Journal: The BMJ

http://www.bmj.com/content/364/bmj.l869

Author contact:
Maria C Magnus, Researcher, Centre for Fertility and Health, Norwegian Institute of Public Health, Oslo, Norway
Tel: +47 99 160 012
Email: Maria.Christine.Magnus@fhi.no

Data sharing by popular health apps is routine and far from transparent, warn experts

Externally peer-reviewed? Yes
Type of evidence: Traffic and network analysis
Subjects: Mobile apps

Developers should allow users to choose precisely what data are shared and with whom, say researchers

Health-related apps (Image source: Pixabay)
Health-related apps (Image source: Pixabay)

Sharing of user data by popular mobile health applications (apps) is routine, yet far from transparent, warn experts in a study published in The BMJ today.

They say regulators should emphasise the accountabilities of those who control and process user data, and health app developers should disclose all data sharing practices and allow users to choose precisely what data are shared and with whom.

App developers routinely, and legally, share user data. But evidence suggests that many health apps fail to provide privacy assurances around data sharing practices, and pose unprecedented risk to consumers’ privacy, given their ability to collect sensitive and personal health information.

So researchers led by Assistant Professor Quinn Grundy at the University of Toronto, set out to investigate whether and how user data are shared by popular medicines related mobile apps and to characterise privacy risks to app users, both clinicians and consumers.

They identified 24 top rated medicines related apps for the Android mobile platform in the United Kingdom, United States, Canada, and Australia.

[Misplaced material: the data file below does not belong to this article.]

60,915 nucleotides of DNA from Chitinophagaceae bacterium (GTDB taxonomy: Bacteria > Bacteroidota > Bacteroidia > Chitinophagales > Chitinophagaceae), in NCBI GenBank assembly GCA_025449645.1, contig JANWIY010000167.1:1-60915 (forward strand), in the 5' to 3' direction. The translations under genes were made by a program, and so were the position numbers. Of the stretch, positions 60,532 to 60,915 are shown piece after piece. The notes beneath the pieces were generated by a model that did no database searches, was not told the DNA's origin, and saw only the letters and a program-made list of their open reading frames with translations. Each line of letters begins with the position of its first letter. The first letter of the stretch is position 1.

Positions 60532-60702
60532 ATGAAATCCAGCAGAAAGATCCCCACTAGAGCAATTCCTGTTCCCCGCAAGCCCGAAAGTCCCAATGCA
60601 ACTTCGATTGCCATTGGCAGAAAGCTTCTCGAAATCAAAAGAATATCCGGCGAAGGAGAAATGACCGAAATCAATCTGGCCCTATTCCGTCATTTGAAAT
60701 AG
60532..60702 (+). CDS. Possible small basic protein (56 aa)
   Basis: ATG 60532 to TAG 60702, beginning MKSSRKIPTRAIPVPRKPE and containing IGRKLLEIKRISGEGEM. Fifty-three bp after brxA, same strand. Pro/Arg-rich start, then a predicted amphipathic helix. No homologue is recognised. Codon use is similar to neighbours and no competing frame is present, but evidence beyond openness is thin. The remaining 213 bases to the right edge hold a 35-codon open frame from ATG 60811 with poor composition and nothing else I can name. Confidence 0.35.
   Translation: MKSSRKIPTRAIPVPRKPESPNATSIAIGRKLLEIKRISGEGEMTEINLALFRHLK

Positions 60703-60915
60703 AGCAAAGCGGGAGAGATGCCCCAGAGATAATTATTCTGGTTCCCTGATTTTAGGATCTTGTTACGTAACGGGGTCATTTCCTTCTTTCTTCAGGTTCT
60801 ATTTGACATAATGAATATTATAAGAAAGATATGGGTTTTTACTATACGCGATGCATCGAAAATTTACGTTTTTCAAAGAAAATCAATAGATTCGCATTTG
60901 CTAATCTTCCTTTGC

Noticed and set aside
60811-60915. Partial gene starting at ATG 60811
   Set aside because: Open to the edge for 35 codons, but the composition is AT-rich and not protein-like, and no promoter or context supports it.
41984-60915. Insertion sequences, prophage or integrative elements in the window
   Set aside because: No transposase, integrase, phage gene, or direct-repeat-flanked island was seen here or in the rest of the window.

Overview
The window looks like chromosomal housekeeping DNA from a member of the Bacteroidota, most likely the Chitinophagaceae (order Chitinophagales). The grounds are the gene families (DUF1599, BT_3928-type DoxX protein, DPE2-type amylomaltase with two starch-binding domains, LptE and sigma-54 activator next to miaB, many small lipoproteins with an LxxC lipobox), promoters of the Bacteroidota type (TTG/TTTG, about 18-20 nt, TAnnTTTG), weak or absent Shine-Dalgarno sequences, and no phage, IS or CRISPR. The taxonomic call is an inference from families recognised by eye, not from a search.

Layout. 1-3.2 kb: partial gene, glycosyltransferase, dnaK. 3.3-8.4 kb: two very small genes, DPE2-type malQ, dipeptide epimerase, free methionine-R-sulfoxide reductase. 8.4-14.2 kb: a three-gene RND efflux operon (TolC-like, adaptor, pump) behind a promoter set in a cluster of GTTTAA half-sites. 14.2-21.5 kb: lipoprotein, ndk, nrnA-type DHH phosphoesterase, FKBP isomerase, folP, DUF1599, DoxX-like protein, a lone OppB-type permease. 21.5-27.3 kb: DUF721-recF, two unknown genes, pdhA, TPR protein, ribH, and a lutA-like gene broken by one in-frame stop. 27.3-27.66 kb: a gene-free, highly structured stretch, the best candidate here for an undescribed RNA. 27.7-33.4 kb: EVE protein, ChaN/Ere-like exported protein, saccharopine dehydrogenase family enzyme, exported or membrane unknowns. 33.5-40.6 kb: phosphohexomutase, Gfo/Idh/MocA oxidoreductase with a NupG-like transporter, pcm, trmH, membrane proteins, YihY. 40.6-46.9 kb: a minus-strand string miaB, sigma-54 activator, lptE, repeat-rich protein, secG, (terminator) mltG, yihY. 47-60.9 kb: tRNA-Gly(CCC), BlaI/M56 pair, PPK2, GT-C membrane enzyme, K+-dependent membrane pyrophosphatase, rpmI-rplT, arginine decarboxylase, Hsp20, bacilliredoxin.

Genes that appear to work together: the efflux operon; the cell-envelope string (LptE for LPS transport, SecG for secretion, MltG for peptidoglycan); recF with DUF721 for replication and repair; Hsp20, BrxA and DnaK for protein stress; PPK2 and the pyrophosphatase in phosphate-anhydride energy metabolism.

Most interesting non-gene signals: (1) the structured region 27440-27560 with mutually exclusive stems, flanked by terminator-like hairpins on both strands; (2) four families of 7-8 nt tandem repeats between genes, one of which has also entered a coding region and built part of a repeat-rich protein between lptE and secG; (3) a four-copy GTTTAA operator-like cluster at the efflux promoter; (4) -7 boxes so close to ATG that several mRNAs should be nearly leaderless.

All apps were available to the public, provided information about medicines dispensing, administration, prescribing, or use, and were interactive.

First, they downloaded each app onto a smartphone and used four dummy user profiles to simulate real world use.

They ran each app 14 times and found baseline traffic relating to 28 different types of user data. They then altered one source of user information and ran the app again to detect any privacy leaks (sensitive information sent to a remote server, outside of the app). Companies receiving sensitive user data were then identified by their IP address, and their websites and privacy policies were analysed.

Most (19 out of 24; 79%) of the sampled apps shared user data outside of the app.

A total of 55 unique entities, owned by 46 parent companies, received or processed app user data, including developers and parent companies (first parties) and service providers (third parties).

Of these, 18 (33%) provided infrastructure related services such as cloud services and 37 (67%) provided services related to the collection and analysis of user data, including analytics or advertising, suggesting heightened privacy risks.

Network analysis revealed that first and third parties received an average of three unique transmissions of user data. Both Amazon.com and Alphabet (the parent company of Google) received the highest volume of user data (24 unique transmissions), followed by Microsoft (14).